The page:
Mays Landing/Weymouth Ironworks

Mays Landing, founded in 1710, is named for George May, an Englishman and representative of the Proprietors of West Jersey. It was in Weymouth Township until 1813. The owners and workers at the Weymouth Iron Works incorporated all surrounding ore beds, lumber and charcoal forests, villages, and the important river landing into a new township named Hamilton, after the little village of Hamilton Bridge which was located where the old cotton mill (Wheatons) is now. The Weymouth Ironworks was founded by George and Charles Ashbridge in 1801 and named in honor of Weymouth Township. It was a going concern that put Mays Landing on the map. The forge and furnace also gave birth to the Village of Weymouth. The operation made bombs and shot for the US government during the war of 1812 and died with the rest of the bog ore industry before the Civil War. Attempts were made to use the site as a paper mill in the 1870s and 80s with some success, but it soon settled into the beautiful landscape like a Romantic ruin. It is the Village of Weymouth, with its Methodist Church (circa 1807) and a few surviving workers cottages, that is most often confused with the Township of Weymouth, where they and the ruins haven't been for 181 years.


Corbin City

Corbin City really played the name game. It has been in 3 counties and 2 townships. Once called Champions Landing, it became Tuckahoe when Tuckahoe moved from Head of the River. Later Tuckahoe (sometimes called Turkey Hoe in old records) crossed over its namesake river and replaced the village of Williamsburg which is where Tuckahoe is today. In 1923 Corbin City incorporated as a city in Atlantic County and left Weymouth Township in an attempt to keep school tax money at home. At that time Weymouth Township had schools in Dorothy, Estellville, Head of the River, Hawkinsville, Risley, and Belcoville. We salute our cousins in Corbin City who traveled with us for so long in Weymouth Township.


Quakers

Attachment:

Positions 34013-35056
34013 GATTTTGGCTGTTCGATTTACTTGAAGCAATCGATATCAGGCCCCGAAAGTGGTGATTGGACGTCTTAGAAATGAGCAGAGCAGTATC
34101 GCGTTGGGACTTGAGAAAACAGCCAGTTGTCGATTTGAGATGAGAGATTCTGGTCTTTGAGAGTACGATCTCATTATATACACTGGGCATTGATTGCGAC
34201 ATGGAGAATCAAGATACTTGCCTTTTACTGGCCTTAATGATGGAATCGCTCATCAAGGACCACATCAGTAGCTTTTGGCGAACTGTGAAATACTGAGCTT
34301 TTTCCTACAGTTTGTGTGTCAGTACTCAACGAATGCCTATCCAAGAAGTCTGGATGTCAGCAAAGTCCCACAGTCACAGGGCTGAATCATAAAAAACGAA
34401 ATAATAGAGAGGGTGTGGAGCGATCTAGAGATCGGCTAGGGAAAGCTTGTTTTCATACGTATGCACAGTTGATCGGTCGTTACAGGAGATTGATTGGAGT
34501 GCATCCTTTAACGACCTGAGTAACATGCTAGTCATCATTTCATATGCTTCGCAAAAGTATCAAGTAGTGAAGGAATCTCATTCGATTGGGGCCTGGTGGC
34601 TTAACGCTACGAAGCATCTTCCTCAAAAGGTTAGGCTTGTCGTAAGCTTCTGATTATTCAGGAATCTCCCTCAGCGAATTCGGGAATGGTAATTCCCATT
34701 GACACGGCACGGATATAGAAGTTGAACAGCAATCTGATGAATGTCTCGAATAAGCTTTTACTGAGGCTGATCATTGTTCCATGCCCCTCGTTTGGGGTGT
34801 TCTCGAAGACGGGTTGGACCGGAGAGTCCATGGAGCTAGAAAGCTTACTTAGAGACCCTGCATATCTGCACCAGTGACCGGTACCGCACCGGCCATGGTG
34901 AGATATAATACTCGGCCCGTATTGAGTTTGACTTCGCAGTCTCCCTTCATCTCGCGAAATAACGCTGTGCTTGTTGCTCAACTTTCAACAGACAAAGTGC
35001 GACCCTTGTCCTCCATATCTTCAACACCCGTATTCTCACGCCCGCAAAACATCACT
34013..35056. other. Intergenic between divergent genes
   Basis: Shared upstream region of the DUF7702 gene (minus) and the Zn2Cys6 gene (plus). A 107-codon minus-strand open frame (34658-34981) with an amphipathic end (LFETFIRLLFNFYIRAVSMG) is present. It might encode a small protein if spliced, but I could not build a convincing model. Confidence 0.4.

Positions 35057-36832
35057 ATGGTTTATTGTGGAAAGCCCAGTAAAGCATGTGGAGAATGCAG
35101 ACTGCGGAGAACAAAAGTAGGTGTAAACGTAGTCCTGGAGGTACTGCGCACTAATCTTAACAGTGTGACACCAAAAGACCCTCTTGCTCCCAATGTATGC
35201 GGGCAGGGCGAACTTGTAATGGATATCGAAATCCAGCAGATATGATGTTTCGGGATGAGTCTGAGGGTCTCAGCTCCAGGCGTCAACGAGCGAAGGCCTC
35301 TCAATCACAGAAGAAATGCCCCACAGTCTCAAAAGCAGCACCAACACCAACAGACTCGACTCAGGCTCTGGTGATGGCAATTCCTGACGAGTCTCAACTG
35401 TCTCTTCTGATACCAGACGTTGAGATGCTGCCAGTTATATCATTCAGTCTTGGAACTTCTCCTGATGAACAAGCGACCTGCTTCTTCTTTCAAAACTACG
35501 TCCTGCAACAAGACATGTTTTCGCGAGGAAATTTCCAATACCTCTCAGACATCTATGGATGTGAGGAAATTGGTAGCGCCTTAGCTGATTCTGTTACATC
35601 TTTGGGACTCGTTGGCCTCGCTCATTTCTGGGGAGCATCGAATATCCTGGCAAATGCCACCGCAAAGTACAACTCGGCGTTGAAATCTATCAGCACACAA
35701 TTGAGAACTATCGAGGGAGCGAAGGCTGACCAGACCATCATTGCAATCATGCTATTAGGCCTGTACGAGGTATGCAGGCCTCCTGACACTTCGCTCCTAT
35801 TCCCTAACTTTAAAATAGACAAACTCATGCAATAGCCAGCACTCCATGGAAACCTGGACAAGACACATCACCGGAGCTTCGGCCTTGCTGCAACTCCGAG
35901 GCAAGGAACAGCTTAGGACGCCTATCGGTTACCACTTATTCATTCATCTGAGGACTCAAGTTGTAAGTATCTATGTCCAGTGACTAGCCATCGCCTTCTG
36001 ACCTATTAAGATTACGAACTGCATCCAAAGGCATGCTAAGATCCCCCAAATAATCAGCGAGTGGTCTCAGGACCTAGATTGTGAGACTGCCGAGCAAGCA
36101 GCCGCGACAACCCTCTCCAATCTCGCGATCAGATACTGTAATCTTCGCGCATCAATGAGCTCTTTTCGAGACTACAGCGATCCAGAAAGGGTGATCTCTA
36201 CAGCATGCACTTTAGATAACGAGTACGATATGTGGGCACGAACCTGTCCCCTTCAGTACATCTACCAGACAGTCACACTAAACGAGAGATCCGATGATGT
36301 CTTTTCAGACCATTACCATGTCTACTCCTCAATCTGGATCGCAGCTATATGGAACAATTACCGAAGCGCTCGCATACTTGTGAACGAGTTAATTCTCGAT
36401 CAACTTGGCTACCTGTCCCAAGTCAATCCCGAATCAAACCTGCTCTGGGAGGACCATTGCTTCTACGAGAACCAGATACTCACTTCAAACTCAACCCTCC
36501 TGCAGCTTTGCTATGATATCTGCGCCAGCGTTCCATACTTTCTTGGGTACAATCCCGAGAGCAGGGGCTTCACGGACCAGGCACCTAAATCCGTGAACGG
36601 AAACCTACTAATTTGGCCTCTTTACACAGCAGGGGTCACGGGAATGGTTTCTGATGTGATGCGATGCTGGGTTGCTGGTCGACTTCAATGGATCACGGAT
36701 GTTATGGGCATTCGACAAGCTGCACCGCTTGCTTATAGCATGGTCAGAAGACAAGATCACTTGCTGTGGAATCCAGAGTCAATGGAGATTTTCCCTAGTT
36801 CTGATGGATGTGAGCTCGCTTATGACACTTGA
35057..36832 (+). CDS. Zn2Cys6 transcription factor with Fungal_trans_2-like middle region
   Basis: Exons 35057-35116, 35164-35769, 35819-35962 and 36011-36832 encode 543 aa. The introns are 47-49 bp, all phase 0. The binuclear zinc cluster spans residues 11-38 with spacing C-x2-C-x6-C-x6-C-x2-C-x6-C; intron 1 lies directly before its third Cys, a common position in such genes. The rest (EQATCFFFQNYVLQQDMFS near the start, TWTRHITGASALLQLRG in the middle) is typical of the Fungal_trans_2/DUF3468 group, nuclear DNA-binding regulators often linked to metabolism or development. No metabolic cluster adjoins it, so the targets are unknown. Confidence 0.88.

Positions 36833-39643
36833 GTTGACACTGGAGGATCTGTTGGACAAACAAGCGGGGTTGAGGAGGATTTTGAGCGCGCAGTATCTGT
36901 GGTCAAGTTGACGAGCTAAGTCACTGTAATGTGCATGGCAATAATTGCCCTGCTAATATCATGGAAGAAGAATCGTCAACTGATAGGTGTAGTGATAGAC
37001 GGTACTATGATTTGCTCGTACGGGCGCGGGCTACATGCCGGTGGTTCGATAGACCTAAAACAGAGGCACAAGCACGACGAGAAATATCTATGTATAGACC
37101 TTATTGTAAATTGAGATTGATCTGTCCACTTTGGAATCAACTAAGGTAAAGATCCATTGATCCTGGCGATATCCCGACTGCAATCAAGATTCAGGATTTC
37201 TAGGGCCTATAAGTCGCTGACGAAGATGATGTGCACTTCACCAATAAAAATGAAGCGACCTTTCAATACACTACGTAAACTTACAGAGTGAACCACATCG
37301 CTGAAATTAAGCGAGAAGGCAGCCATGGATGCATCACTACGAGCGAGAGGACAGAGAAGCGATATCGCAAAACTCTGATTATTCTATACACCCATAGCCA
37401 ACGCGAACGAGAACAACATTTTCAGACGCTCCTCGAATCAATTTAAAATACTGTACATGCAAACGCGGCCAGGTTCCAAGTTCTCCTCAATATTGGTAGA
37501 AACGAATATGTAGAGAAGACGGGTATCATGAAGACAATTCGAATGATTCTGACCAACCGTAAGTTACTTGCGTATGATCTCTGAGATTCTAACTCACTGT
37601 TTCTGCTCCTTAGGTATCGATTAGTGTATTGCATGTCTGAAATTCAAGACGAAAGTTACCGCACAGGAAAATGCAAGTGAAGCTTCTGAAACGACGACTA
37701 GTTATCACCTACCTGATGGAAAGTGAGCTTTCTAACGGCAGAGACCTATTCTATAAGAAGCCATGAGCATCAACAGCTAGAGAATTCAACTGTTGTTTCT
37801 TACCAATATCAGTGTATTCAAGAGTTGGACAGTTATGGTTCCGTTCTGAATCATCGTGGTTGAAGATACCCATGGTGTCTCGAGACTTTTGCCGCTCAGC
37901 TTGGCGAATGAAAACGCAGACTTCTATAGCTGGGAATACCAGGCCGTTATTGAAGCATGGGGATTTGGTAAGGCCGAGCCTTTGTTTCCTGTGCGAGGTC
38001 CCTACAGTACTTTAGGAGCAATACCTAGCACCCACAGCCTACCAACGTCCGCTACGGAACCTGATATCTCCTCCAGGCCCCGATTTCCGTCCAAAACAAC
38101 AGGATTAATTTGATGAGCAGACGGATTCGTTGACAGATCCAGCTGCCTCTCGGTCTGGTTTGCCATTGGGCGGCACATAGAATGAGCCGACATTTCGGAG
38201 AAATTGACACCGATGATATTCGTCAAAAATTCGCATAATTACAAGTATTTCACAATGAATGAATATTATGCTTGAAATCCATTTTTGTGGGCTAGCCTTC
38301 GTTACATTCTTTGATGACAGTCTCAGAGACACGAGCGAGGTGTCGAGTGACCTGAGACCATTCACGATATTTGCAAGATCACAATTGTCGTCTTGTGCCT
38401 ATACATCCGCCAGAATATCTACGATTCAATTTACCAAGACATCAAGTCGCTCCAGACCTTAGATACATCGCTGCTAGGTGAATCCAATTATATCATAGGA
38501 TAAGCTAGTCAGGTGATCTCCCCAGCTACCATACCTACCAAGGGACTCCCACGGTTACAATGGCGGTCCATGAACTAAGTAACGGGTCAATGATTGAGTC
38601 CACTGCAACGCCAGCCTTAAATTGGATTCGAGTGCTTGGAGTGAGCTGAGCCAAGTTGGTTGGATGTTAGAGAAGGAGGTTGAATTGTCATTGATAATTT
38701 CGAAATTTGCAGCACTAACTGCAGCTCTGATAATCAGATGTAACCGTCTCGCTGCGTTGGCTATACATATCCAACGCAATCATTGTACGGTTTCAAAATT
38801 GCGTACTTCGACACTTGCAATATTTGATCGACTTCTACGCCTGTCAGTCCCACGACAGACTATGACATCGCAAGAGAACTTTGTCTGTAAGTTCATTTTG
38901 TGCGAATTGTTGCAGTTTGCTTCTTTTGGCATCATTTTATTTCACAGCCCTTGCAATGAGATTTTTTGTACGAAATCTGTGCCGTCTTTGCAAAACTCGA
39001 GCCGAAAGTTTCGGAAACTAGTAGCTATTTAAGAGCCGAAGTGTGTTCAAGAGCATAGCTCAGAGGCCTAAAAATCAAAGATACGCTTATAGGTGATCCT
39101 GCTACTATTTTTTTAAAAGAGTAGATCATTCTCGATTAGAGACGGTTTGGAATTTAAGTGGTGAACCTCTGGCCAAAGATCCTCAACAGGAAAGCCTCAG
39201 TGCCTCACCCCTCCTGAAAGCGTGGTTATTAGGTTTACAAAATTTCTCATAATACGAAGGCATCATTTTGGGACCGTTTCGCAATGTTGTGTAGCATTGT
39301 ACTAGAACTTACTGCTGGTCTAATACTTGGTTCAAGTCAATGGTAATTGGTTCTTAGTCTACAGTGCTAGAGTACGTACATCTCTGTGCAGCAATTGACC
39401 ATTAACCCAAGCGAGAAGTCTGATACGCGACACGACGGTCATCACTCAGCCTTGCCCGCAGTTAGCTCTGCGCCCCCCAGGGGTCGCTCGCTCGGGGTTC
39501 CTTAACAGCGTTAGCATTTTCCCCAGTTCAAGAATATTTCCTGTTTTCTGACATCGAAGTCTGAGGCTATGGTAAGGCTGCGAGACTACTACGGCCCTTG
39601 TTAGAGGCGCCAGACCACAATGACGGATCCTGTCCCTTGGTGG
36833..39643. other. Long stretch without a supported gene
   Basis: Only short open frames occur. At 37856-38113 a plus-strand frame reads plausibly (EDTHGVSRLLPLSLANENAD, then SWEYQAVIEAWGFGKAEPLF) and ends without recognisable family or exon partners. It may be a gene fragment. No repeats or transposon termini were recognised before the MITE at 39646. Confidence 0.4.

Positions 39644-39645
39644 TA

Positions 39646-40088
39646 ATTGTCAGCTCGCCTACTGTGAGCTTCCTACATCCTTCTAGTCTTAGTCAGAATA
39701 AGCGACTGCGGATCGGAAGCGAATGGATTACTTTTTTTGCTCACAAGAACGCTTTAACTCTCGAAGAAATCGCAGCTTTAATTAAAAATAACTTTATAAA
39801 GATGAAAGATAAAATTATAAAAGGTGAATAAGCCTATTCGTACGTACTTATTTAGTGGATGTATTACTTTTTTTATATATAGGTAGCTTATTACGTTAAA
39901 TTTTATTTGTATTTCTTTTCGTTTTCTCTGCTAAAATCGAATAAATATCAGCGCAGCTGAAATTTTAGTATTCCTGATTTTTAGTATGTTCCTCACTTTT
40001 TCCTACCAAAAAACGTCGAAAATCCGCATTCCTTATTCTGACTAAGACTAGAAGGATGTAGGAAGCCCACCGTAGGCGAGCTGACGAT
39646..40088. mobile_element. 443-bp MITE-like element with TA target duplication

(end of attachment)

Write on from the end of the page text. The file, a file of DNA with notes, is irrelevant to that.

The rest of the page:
We were founded by Quakers. Their real name is "The Religious Society of Friends" and they prefer to be called "Friends". They were founded by a reform movement in England led by George Fox during the 1660s. They rejected organized churches in favor of meetings and clean living. Quakerism was illegal in its infancy and this is where the name Quaker started. Fox was on trial for being a non-conformer to the Anglican Church and described how he quaked (trembled) when he realized how huge and powerful God was and how small and weak was he. After that statement the judge referred to him and his followers as the "Quakers". Quakers believe that all men are equal and therefore did not bow or remove their hats to King Charles II. They did not pay a clergy for preaching. They claimed that women were as intelligent as men and could be preachers. Women were entitled to equal rights. They opposed all wars not in self defense, as well as all forms of oppression. They believed in plainness of speech and never use titles like "mister" or "sir" calling all men by their first name, even the king. Since all men were brothers, they used the familiar" tense in speaking such as "thy", "thine", "thee" and "thou". They lived and dressed simply and feared no man. King Charles liked William Penn, a Quaker leader and son of a famous admiral, but could not very well have people calling him Charlie. He gave Penn and the Quakers big tracts of land in the New World to get rid of them. The three Quaker counties in South Jersey were Burlington, Salem, and Gloucester. Gloucester broke from Burlington in 1686 and in 1694 named some new townships after places in England, like Camden, Deptford, Woolwich, and Greenwich. Their far off seaside township they called Weymouth. Most families that settled our area were Quakers. The Quakers are still among us. Richard Nixon was a Quaker, but most keep a low profile as they live good lives. During the Civil War they smuggled slaves out of the South in an operation called the "Underground Railroad". William Penn gained LASTING FAME when as a reward for his fathers service to the English crown he was given all of what we call Pennsylvania. . "Here William", said the king, "I am doing a fine thing giving you all these seas, bays, rivers, and forest lands, but your must promise not to take up scalping. " Penn laughed and said he intended to pay the Indians for the land. "I fear I shall not see you again, William", said King Charles, "I shall soon hear that you have gone into the savages war kettle and what is to prevent it ?" "Their own inner light", answered Penn. Today, our most visible contact with Quakers is the logo of the Quaker Oats Company who know that the mere mention of the term Quaker conjures up feeling of fairness, quality and simplicity. What is even more a part of us from those "Friends" is our freedom, easy going manner, and real American friendliness. Every time we return a found wallet or root for the underdog or tell people to call us by our first name or criticize the President we are being very "Quaker".